If we view the daily chart, the downtrend, which joins the highs of August 2015, December 2015 and May 2016, is clear. That downtrend coincides with the 200DMA.

So it is an important and strong resistance.

If we then take the weekly chart, you will see the downtrend from the March 2015 all-time high comes in at a different angle and does not join the same highs as the August 2015 downtrend.

You could argue the March 2015 downtrend is more important as it emanates from the all-time high. And if we look at that trend you might say it has already been broken.

However, as nice as it would be to believe that scenario, I do not think the trend is as clear-cut as the one on which I am focussing.

If we look at the individual banks, none have really broken topside so I think we must sit on the sidelines for now, waiting for a clear break.

ASX Health Care was the best performer on the ASX last week, followed closely by ASX Utilities. The strength in the latter pushed it above the 2007 highs, finally. Health Care broke above its May high.

Both sectors have outperformed significantly in recent years.

If we look at the relative-performance charts of both, there is some resistance near current levels.

For the ASX Health Care/All Ords ratio, it is the June high which has been overcome during intraday trading on Monday.

I think the break will hold. But the strength of further outperformance will be dependent on heavyweight CSL Limited (ASX: CSL).

The ratio chart of CSL/All Ords shows resistance from the January 2016 and June 2016 peaks. If that can be overcome it is likely to unleash another burst of significant outperformance for CSL.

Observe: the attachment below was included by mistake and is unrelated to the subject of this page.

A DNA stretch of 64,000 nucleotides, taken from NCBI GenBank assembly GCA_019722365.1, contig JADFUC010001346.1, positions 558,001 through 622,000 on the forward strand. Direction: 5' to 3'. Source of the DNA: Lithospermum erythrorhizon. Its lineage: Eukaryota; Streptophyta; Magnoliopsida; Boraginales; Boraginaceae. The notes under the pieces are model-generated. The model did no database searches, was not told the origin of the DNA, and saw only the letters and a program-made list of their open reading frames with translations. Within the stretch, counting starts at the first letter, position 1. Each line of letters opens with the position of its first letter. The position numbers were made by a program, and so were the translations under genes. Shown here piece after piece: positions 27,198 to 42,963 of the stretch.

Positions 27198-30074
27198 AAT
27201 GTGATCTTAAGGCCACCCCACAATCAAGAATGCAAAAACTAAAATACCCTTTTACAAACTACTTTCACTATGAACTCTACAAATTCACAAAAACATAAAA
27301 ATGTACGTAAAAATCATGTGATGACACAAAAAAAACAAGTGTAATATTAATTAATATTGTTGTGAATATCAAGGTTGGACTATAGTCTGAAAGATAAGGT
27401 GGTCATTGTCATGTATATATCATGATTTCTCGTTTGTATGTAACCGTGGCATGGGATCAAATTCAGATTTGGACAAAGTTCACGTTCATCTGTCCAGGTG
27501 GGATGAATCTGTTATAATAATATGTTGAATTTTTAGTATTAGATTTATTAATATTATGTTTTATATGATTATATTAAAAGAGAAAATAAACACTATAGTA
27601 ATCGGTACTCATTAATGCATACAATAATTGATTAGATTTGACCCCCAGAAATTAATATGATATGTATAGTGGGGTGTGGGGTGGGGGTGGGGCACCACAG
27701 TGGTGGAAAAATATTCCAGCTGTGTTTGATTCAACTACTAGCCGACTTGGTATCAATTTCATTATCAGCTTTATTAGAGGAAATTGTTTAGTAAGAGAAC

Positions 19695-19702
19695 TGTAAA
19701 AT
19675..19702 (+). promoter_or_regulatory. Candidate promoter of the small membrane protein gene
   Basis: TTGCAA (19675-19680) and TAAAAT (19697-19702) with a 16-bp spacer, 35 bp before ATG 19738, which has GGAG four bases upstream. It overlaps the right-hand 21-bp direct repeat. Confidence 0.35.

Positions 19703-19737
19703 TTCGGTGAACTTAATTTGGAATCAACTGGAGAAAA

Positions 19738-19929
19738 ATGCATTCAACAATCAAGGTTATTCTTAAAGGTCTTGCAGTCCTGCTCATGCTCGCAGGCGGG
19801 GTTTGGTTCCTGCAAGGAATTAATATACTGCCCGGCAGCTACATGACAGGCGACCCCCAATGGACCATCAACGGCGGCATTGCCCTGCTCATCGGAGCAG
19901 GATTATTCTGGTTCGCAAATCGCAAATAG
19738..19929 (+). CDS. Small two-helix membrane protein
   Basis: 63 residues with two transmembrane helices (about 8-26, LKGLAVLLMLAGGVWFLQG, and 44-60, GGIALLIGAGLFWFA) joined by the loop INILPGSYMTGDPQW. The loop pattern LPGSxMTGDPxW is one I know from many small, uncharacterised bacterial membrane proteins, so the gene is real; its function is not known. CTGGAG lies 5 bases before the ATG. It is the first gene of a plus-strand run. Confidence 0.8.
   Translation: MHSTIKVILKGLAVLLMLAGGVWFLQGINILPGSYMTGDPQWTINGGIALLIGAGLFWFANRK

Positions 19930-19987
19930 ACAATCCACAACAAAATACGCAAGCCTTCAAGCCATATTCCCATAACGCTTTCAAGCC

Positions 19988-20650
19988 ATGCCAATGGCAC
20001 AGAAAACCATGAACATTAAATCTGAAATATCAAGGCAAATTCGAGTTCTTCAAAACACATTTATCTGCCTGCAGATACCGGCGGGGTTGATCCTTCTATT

Ramsay Health Care (ASX: RHC) has already broken to new highs in relative-performance terms.

ResMed (ASX: RMD) spent the past year or so in a broad range. It broke topside from that range in early July, completing a very lengthy consolidation phase.

The chart profiles of all three are constructive.

When we take the relative-performance chart of the ASX Utilities, there is also resistance. I think that resistance is more of a problem than that on the Health Care/All Ords ratio.

I won't talk about it now, rather I will present some charts later. They highlight resistance on the major components of the index.

A quick word on the ASX Materials index. As I noted last week, the index has broken through some hefty lateral resistance.

But at this stage the major downtrend is still intact. That downtrend has capped upside over the past week or so.

There is short-term support in place--as long as that holds the medium-term outlook is positive.

If that support fails I think we may see a period of consolidation. BHP Billiton (ASX: BHP) and Rio Tinto (ASX: RIO) show no signs of breaking above resistance at this stage so a topside break in the index is not indicated in the near term.

Lastly, a very brief comment on the currency markets. Basically, I expect further upside in the US dollar, which will put downward pressure on the Australian dollar.

I also expect, in the short term, weakness in the Australian dollar compared to its major peers.

 

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To the extent that any content below constitutes advice, it is general advice (or, in New Zealand, a "class service") that has been prepared by Lesley Beath as a Morningstar authorized representative (ARN 469614) without taking into account your particular investment objectives, financial situation or needs. If necessary, you should consider the advice in light of these matters, consult with a licensed financial advisor, and consider the relevant Product Disclosure Statement (Australian products) or Investment Statement (New Zealand products) before making any decision to invest. Opinions expressed herein are subject to change without notice and may differ or be contrary to the opinions or recommendations of Morningstar as a result of using different assumptions and criteria. The author does have an interest in the securities disclosed in this report.